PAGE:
secret – is a cryptographic key that is used by both parties of this process to encode the message.
Setting up SSO parameters
You need to configure your Learn system’s endpoint to receive authentication requests. It simply requires entering the same cryptographic key and entering URLs from which tokens will come. Follow these steps:
Login to your iSpring Learn account as an administrator and type the path to the JWT settings: https://yourcompany.ispringlearn.com/settings/sso/jwt
Click Enable JWT login for this account.
Set the Security key. This value is also the secret part of your token (ZZZ) or a cryptographic key.
Identity provider URL should contain your website’s page that will send a JWT to login a user.
Logout URL should contain your website’s page that will send a JWT to logout a user. It is used optionally. The session can be also finished by clicking Logout in the upper right corner of the iSpring Learn.
The default Encryption algorithm is set to HS256 (full name is SHA 256). You can’t change the algorithm. See the encryption libraries on the JWT website if you want to learn more.
Return URL is pre-set as well. It is an endpoint in iSpring Learn where the JWT needs to be transferred as a GET request.
Note: You can optionally use the GET parameter no_jwt to control the JWT login option in your account. For example, it turns the Enable JWT option off: https://yourcompany.ispringlearn.com/login?no_jwt=1
The whole process is shown on the UML time sequence diagram below:
Right after iSpring Learn receives the JWT, it checks if the secret part of the token (ZZZ) is the same as the one set in the system. After this procedure it can qualify that this message came from a trusted sender, and extract the important data by decrypting the message (using the Secure Key).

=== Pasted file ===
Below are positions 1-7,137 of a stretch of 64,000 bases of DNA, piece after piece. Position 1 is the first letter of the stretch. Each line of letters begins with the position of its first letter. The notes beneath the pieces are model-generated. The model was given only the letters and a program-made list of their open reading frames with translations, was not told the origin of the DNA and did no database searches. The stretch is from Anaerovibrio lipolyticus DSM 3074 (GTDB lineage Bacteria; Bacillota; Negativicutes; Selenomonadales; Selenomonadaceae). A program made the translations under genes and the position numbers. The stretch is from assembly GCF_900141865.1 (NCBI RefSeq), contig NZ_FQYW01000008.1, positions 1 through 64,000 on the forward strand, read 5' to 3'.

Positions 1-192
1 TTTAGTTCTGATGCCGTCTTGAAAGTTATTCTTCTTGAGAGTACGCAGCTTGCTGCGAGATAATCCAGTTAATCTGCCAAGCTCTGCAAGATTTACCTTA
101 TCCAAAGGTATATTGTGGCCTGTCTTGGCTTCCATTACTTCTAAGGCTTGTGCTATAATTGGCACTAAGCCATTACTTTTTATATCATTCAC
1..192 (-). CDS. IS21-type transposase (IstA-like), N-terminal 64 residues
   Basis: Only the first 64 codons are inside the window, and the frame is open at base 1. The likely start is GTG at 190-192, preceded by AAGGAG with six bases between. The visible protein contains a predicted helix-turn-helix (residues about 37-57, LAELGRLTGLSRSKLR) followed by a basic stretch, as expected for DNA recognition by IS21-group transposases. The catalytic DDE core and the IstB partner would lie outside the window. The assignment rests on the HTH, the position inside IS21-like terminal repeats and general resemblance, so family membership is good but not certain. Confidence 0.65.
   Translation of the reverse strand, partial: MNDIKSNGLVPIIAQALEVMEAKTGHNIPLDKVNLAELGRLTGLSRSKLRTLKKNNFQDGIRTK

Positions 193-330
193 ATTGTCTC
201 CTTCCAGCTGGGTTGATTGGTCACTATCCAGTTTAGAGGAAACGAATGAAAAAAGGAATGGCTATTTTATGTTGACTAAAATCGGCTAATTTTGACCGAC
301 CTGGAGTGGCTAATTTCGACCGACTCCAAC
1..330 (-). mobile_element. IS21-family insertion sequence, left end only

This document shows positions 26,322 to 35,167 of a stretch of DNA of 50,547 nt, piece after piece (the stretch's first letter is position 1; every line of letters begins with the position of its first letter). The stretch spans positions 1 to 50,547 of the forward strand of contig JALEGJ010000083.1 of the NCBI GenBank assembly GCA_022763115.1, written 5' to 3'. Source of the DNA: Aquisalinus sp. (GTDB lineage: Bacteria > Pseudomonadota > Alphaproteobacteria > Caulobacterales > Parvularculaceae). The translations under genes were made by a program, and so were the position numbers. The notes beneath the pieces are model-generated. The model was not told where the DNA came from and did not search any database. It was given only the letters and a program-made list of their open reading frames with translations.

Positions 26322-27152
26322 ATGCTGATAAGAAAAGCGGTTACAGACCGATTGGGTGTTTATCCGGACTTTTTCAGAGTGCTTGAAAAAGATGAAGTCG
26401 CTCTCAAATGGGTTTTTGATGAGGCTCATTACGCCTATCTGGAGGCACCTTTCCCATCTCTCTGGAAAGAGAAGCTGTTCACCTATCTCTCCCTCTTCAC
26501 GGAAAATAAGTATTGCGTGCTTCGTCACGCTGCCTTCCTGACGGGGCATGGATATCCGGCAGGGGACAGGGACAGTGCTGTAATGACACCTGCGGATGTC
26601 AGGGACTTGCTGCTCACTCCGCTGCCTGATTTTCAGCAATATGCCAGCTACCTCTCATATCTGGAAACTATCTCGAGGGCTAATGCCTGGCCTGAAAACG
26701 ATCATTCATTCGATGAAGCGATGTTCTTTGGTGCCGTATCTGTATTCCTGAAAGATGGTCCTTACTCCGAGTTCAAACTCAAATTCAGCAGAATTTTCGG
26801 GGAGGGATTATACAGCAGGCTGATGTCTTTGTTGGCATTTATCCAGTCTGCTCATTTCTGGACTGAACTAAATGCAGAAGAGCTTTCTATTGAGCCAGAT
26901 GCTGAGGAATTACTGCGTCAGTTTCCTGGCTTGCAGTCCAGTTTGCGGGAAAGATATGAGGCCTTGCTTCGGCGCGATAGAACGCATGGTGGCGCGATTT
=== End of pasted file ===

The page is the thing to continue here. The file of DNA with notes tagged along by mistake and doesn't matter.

On the next step, the Learn LMS checks if this email address is registered with the system, and authenticates the user.
Using SSO, you can authenticate both users who are already registered with iSpring Learn and new users who don’t have accounts in the LMS yet.
Even if the email is not on the LMS’s user list, iSpring creates a new user automatically and authenticates him/her. The new user is included in the default organization. The same operation can be done with the help of the REST/SOAP API. However, because SSO is done through a trusted channel, there is no need to add an additional step of adding a user via an API call.
The only obstacle of adding the new user automatically can appear if your iSpring Learn plan has run out of free user slots.
Another case is when a user gets to iSpring Learn first, without logging in on your website. If a user visits the iSpring portal directly, you can still use SSO to log this user in.
A user (not yet authorized) visits your iSpring Learn portal at https://yourcompany.ispringlearn.com
If your account has the option Enable JWT turned on, the user is redirected to the Identity provider URL on your website: https://www.yourwebsite.com/login-token/
Your website authenticates the user using your standard procedure.
A script on your website sends a JWT to the iSpring Learn endpoint https://yourcompany.ispringlearn.com/sso/login/jwt and the user is automatically logged in to Learn.
PHP code examples
Authentication service realization (login)
This service should be placed on your website. It authenticates a user and logs this user in remotely on the iSpring Learn side. In this example, iSpring Learn LMS interacts with the authentication service. Possible cases and outcomes:
If the user is authorized, the system redirects this user to iSpring Learn.
If not authorized, the system processes the user input form. If it is successful, the system redirects this user to iSpring Learn.
A free sample at GitHub: authentication.php →
Logout user request processing
iSpring Learn LMS provides the ability to logout a user from the system as well. This service should be placed on your website. In this example, the script checks an email, performs user logout and shows the respective message.
A free sample at GitHub: logout.php →